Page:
Opposition Leader Bill Shorten confirmed Mr Kurnoth would be dropped, despite resisting pressure to disendorse him last week.
"I don't think he should be our candidate any more and I understand that it is in train for him to step down," Mr Shorten told reporters in Perth.
"I hope that (Clive) Palmer is willing to do something about the 20 candidates that he's got with constitutional eligibility clouds over their head, and I hope that (Scott) Morrison can show the same certainty of purpose that I've just displayed."
On Friday, Mr Shorten publicly slapped down his "stupid" candidate, but refused to cut him adrift.
Instead, he called on Prime Minister Scott Morrison to take action in relation to the Liberal candidate for McNamara, who was forced to apologise for posting an emoji referring to his wife Chloe Shorten as a pig.
The chair of the Anti-Defamation Commission, a civil rights group, said Labor dropping support for its candidate sent a clear message that his rhetoric does not reflect the values of the party or the nation,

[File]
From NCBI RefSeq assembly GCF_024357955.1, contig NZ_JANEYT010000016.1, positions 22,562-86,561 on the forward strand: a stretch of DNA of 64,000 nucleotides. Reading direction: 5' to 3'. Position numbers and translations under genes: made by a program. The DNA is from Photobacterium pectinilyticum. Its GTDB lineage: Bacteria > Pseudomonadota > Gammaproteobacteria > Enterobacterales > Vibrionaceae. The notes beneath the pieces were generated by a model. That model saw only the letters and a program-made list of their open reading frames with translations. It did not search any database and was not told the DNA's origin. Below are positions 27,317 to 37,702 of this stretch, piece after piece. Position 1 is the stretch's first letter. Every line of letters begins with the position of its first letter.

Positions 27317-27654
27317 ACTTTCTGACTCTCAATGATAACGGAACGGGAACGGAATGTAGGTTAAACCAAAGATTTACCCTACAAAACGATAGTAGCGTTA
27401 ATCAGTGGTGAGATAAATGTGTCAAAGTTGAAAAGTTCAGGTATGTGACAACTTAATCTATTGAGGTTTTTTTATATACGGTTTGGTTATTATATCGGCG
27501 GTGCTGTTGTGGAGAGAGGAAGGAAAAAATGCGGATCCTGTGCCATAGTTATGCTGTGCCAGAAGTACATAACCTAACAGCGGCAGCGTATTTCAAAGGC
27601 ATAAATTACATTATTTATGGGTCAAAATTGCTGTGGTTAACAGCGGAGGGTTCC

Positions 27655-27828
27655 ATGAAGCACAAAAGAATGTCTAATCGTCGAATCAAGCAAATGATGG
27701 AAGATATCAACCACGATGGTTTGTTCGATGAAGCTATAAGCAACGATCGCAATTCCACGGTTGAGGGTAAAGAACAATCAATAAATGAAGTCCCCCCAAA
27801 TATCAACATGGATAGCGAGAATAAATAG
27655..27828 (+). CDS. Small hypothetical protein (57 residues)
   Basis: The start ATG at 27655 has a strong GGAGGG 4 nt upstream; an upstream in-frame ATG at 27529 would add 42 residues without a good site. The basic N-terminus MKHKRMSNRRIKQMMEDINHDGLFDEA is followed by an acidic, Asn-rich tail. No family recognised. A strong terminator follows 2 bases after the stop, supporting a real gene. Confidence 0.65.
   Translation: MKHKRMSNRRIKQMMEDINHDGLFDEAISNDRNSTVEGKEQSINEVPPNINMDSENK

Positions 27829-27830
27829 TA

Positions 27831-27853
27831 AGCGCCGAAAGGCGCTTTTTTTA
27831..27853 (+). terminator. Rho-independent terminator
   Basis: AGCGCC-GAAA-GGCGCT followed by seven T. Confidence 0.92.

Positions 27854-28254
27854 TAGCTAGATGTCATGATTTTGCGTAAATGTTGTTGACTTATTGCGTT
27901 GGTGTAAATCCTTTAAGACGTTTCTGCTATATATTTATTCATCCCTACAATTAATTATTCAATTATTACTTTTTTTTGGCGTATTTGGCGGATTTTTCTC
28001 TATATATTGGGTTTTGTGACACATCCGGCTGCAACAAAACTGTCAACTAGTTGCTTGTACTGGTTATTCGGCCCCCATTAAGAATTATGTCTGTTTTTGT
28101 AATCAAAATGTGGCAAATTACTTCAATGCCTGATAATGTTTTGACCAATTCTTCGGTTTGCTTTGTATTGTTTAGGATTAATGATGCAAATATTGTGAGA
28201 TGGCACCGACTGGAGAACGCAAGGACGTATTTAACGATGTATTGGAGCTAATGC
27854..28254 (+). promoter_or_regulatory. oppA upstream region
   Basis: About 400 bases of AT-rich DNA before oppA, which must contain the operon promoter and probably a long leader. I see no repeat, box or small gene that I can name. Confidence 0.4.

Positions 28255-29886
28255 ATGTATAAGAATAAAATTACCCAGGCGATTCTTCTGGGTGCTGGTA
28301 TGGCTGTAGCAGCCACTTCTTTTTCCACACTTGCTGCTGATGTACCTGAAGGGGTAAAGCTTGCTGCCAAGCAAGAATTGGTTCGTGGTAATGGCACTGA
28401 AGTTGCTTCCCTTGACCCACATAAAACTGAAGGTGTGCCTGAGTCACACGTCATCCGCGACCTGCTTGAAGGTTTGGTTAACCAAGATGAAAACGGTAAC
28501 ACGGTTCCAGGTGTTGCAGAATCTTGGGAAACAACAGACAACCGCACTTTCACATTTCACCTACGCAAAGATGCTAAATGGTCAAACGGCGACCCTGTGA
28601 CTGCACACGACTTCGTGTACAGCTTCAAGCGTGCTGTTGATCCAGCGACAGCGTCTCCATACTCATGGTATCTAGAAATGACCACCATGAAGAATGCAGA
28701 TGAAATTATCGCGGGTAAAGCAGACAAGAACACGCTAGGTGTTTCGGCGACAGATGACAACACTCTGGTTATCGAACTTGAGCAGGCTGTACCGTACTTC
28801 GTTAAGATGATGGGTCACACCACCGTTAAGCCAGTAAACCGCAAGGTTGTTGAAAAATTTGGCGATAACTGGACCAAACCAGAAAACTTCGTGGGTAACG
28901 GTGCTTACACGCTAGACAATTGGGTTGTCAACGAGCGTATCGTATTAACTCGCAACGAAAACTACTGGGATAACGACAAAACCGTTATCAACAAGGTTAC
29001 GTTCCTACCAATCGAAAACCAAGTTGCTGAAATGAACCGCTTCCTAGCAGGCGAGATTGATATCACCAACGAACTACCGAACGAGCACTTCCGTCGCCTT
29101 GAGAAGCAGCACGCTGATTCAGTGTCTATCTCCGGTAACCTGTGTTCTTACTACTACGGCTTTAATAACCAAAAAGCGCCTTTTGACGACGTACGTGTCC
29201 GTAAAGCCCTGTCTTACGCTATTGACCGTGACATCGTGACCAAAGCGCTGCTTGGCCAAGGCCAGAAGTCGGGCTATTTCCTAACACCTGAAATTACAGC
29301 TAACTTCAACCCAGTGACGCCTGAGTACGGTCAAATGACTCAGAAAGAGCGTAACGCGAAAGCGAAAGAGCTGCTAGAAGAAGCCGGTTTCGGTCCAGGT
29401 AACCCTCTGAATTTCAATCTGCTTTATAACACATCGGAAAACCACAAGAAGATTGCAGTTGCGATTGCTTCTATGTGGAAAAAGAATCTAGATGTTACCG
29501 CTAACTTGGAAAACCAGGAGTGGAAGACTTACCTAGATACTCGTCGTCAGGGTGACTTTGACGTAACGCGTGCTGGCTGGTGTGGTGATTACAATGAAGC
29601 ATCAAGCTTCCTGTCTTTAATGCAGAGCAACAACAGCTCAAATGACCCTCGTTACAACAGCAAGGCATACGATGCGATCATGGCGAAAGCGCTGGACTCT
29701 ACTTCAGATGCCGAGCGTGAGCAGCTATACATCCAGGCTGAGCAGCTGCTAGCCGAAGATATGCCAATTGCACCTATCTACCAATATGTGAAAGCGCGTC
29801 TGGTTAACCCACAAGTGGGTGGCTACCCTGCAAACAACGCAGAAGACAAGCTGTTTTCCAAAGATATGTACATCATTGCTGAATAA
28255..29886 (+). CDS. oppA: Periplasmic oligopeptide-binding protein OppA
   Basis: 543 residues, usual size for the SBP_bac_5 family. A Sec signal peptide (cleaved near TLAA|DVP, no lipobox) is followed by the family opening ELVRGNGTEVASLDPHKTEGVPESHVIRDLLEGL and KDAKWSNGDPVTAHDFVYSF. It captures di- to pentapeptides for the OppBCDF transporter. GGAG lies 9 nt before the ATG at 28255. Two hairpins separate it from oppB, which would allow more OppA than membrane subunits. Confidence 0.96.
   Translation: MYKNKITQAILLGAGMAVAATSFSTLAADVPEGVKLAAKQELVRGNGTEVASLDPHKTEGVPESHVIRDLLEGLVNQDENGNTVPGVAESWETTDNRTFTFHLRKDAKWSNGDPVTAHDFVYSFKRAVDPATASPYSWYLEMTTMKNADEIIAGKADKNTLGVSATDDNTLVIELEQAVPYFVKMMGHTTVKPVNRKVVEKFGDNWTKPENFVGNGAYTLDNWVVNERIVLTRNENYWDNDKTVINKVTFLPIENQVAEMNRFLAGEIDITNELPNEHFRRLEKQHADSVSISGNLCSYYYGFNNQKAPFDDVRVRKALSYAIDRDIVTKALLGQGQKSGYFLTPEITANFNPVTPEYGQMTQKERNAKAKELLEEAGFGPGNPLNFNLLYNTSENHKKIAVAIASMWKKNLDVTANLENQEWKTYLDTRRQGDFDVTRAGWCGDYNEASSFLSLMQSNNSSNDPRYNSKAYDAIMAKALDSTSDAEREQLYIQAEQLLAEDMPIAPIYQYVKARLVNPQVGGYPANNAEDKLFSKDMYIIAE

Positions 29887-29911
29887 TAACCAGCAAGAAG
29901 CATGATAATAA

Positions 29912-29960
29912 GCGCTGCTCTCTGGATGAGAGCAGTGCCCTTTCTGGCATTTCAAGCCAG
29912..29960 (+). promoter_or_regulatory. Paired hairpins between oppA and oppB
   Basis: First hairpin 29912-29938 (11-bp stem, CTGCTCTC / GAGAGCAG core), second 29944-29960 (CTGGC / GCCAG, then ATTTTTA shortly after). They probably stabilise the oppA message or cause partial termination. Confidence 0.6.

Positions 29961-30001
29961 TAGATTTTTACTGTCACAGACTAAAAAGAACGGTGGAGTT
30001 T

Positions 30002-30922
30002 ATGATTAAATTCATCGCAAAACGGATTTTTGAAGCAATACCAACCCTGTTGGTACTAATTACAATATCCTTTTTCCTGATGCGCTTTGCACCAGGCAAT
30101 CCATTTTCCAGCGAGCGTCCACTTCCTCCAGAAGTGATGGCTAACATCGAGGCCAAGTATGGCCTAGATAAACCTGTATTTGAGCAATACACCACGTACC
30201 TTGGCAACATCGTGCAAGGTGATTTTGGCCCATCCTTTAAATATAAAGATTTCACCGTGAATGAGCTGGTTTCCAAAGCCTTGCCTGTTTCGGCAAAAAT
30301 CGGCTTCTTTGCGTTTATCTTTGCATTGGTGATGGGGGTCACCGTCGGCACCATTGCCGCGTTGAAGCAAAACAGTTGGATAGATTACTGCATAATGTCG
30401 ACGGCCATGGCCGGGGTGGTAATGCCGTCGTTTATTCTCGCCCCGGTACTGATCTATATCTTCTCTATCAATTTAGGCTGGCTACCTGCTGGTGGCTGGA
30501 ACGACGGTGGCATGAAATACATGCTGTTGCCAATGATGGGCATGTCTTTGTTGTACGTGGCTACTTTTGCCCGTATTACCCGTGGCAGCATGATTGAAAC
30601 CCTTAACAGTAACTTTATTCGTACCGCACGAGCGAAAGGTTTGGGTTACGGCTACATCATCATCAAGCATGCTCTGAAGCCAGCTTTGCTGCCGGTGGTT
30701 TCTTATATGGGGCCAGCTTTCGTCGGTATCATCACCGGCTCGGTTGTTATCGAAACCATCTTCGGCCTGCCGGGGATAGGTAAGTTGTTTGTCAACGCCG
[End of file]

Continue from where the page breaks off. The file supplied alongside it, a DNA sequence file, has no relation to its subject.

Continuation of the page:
"The hateful comments posted by Mr Kurnoth were deeply offensive, " Dr Dvir Abramovich said.
"Such bigoted slurs and scapegoating, that are often found lurking in the darkest corners of the internet, must be forcefully rejected and repudiated at every turn."
Despite being dumped by the party, Mr Kurnoth's name will remain second on Labor's ticket for the Territory's Senate seats because the ballot papers were printed over the weekend and cannot be changed.